Saturday, September 09, 2006
FORT EUSTIS, Va. — Long before the 2003 invasion of Iraq, Defense Secretary Donald Rumsfeld forbade military strategists to develop plans for securing a postwar Iraq, the retiring commander of the Army Transportation Corps said Thursday. In fact, said Brig. Gen. Mark Scheid, Rumsfeld said "he would fire the next person" who talked about the need for a postwar plan.
Rumsfeld did replace Gen. Eric Shinseki, the Army chief of staff in 2003, after Shinseki told Congress that hundreds of thousands of troops would be needed to secure postwar Iraq. Scheid, who is also the commander of Fort Eustis, made his comments in an interview with the Daily Press. He retires in about three weeks.
In 2001, Scheid was a colonel with the Central Command, which oversees U.S. military operations in the Middle East. On Sept. 10, 2001, he was selected to be the chief of logistics war plans. On Sept. 11, he said, "life just went to hell."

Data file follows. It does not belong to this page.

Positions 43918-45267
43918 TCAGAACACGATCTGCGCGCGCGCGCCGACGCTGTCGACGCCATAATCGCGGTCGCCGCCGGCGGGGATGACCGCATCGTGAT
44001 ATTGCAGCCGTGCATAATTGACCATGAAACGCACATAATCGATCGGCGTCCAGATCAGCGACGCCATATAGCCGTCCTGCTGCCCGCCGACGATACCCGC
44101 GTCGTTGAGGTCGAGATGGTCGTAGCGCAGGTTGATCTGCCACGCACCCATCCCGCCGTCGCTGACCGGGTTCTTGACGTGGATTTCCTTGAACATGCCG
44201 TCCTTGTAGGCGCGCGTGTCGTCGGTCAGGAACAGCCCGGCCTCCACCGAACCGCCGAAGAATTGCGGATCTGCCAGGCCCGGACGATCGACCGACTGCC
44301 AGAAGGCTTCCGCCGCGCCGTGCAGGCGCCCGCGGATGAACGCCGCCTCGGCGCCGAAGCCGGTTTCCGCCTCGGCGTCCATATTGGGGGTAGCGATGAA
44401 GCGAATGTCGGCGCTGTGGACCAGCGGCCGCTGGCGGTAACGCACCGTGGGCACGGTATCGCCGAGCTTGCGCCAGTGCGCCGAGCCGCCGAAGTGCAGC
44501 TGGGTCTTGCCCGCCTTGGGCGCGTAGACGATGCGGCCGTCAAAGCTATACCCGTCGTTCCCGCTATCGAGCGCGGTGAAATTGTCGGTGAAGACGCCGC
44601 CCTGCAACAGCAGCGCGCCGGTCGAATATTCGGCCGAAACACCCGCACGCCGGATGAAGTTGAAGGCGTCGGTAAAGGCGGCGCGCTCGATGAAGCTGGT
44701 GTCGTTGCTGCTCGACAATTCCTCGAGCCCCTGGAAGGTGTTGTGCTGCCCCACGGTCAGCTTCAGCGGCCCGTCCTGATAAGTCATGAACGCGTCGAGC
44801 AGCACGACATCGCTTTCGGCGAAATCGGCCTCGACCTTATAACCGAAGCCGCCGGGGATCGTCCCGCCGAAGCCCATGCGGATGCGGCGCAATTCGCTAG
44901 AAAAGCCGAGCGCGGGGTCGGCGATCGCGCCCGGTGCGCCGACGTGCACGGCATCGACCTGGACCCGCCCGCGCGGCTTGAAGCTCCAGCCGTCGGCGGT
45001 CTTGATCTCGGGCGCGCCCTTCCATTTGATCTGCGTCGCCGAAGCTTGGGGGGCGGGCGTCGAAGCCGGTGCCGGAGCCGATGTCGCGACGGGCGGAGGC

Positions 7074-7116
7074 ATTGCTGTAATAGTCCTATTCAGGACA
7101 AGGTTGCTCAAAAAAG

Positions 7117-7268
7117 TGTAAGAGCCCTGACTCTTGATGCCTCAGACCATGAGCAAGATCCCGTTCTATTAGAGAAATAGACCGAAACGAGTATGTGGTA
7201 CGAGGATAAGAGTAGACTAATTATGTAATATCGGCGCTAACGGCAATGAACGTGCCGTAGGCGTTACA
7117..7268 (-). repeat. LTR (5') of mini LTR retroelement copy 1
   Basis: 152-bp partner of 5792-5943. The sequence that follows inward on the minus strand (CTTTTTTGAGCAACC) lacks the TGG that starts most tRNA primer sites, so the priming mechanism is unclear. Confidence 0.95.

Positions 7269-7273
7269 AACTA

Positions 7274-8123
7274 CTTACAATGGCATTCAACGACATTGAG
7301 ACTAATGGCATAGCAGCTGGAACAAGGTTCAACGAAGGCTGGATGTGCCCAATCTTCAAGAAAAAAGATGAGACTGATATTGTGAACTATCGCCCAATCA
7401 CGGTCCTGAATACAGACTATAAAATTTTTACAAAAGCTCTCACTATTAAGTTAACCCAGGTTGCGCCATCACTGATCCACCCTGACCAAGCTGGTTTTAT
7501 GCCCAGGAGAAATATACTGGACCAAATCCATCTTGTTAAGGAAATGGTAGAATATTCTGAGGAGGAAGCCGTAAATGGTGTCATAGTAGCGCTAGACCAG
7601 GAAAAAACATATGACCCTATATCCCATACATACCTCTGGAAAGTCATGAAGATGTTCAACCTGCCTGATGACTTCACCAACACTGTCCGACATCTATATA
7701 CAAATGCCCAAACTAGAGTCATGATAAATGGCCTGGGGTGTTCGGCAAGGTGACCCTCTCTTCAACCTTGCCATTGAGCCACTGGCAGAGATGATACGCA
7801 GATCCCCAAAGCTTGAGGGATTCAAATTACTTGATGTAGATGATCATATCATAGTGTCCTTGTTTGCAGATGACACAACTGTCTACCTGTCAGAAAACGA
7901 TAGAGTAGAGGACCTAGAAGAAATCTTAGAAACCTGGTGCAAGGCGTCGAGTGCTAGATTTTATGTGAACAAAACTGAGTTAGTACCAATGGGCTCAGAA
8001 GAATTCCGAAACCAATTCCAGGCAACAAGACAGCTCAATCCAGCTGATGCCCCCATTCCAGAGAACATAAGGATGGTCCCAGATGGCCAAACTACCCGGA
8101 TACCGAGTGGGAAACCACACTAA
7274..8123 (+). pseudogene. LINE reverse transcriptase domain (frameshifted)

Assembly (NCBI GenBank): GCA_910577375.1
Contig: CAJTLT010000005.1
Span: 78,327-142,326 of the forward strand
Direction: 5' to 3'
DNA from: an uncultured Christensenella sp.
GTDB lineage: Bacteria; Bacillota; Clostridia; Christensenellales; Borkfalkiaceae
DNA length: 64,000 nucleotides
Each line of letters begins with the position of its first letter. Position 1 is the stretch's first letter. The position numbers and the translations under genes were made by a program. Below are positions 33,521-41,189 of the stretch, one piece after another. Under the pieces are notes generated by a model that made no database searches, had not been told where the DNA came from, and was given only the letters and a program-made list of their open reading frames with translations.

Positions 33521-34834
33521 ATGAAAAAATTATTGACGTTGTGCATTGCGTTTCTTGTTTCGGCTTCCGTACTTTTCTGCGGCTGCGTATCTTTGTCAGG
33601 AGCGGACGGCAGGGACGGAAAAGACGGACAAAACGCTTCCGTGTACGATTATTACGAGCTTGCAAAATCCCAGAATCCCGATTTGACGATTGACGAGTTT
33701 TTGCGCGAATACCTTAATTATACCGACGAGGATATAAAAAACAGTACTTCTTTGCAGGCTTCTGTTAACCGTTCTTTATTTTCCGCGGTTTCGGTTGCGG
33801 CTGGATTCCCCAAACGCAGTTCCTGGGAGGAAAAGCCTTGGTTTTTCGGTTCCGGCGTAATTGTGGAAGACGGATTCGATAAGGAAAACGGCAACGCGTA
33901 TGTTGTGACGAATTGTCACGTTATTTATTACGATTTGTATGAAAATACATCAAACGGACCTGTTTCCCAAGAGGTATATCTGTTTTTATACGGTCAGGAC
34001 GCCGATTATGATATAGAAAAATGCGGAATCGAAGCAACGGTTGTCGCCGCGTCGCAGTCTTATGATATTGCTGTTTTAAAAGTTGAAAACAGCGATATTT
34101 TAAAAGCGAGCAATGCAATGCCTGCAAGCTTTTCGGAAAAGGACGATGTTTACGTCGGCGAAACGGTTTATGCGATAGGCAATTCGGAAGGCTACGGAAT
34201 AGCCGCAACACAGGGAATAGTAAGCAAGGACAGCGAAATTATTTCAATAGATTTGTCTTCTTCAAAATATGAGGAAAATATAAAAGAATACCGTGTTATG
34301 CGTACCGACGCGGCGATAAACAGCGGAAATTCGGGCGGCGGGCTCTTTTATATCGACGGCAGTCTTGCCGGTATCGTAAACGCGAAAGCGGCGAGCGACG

That day, Gen. Tommy Franks, the commander of Central Command, told his planners, including Scheid, to "get ready to go to war." A day or two later, Rumsfeld was "telling us we were going to war in Afghanistan and to start building the war plan. We were going to go fast.
"Then, just as we were barely into Afghanistan, Rumsfeld came and told us to get ready for Iraq." Scheid said he remembers everyone thinking, "My gosh, we're in the middle of Afghanistan, how can we possibly be doing two at one time? How can we pull this off? It's just going to be too much."
There was already an offensive plan in place for Iraq, Scheid said. To start, the planners were just expanding on it.
"The secretary of defense continued to push on us that everything we write in our plan has to be the idea that we are going to go in, we're going to take out the regime and then we're going to leave," Scheid said. "We won't stay." But Scheid said the planners continued to try "to write what was called Phase 4," the piece of the plan that included post-invasion operations such as security and reconstruction.
Even if the troops didn't stay, "at least we have to plan for it," Scheid said.
"I remember the secretary of defense saying that he would fire the next person that said that," he said. "We would not do planning for Phase 4 operations, which would require all those additional troops that people talk about today. "He said we will not do that because the American public will not back us if they think we are going over there for a long war," Scheid said.